“What did you call it? Mount what? You better have respect; they call it the ‘Everest of the East,’ really strong winds and you’ll be doing it in the winter.”
Once again, research enlightened me, and I found Mt. Washington to possibly be out of my wheelhouse.
“Yo Santa Clause, did you take out a giant life insurance plan on me before you got me this ‘gift’?” I asked her.
“Oh don’t worry honey; Mt. ‘Wishington’ is nothing for a man like you.”
I took her sarcasm literally, and got new confidence. I quickly called my cousin in Ohio’s capital city:
“Dummy, I’m going to New Hampshire to climb some mountain, wanna come?”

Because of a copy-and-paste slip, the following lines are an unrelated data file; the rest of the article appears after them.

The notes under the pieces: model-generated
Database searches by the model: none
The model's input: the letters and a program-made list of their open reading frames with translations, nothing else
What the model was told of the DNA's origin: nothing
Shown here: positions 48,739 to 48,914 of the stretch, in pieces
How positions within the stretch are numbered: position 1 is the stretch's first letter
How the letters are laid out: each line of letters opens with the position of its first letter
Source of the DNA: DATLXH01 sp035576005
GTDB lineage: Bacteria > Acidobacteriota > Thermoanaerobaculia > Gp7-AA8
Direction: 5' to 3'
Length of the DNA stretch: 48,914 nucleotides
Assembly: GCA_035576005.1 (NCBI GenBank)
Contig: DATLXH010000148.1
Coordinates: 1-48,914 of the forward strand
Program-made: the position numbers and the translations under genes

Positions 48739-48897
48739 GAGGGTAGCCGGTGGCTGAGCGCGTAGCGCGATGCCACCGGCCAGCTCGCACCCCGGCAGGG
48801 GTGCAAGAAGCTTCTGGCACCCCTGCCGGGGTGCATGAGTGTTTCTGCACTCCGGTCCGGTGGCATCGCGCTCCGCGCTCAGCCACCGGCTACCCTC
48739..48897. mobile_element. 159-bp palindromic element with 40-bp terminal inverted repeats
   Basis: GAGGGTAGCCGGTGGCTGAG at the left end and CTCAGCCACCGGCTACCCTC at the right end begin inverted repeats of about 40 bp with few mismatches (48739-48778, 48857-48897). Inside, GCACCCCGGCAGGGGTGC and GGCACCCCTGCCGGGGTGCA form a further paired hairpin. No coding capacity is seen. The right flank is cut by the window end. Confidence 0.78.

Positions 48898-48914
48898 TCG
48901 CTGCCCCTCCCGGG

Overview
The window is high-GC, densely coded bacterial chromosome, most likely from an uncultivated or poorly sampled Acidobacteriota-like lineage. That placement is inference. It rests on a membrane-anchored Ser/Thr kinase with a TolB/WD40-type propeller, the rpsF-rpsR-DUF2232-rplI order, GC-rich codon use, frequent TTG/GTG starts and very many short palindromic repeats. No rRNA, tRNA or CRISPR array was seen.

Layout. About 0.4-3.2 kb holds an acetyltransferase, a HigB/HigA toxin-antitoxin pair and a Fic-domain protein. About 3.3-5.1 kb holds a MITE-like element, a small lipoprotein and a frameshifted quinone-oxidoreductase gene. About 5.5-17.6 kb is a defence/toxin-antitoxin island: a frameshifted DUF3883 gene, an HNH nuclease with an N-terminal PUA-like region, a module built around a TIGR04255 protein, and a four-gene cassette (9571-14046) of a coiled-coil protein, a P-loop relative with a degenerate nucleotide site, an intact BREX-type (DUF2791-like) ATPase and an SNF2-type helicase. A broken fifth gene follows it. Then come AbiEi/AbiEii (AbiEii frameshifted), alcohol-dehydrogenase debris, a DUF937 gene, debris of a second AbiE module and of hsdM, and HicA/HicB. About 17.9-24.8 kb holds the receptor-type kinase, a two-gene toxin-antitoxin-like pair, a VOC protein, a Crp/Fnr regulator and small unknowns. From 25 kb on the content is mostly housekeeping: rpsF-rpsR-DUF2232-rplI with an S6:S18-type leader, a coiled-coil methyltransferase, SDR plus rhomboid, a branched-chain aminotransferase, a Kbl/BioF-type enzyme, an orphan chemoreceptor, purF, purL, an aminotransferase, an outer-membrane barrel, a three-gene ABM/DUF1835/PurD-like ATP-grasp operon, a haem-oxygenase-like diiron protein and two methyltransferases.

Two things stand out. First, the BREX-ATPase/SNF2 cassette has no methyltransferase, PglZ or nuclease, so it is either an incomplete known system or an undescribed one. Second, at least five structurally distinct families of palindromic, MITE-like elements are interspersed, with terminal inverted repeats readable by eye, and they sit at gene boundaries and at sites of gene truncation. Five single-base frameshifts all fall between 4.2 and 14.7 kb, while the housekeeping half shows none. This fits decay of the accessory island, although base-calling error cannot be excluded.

“Shut up. Shut your mouth. Don’t ever call me,” my cousin said.
“It’s like a 19 hour drive, but don’t worry, I’ve already booked a shitty hotel in North Conway that is smoking and they assured me of fecal and other fluid excrements to be well stained into the mattress.”
“Fine I’ll go. But no talking the whole way, I’m in charge and when you die I’m not telling anyone how it happened.”
In late February, and after 19.5 hours of fake silence, we arrived in the ski/snow/mountain town of North Conway, NH.
Friday, Course Day 1
“I’ll take my equipment just in case, but I’m pretty sure we’ll just be sitting in a classroom all day learning how to tie ropes and shit,” I told my cousin when he dropped me off outside of the EMS store. He was not doing the classes, but had his own back country plans.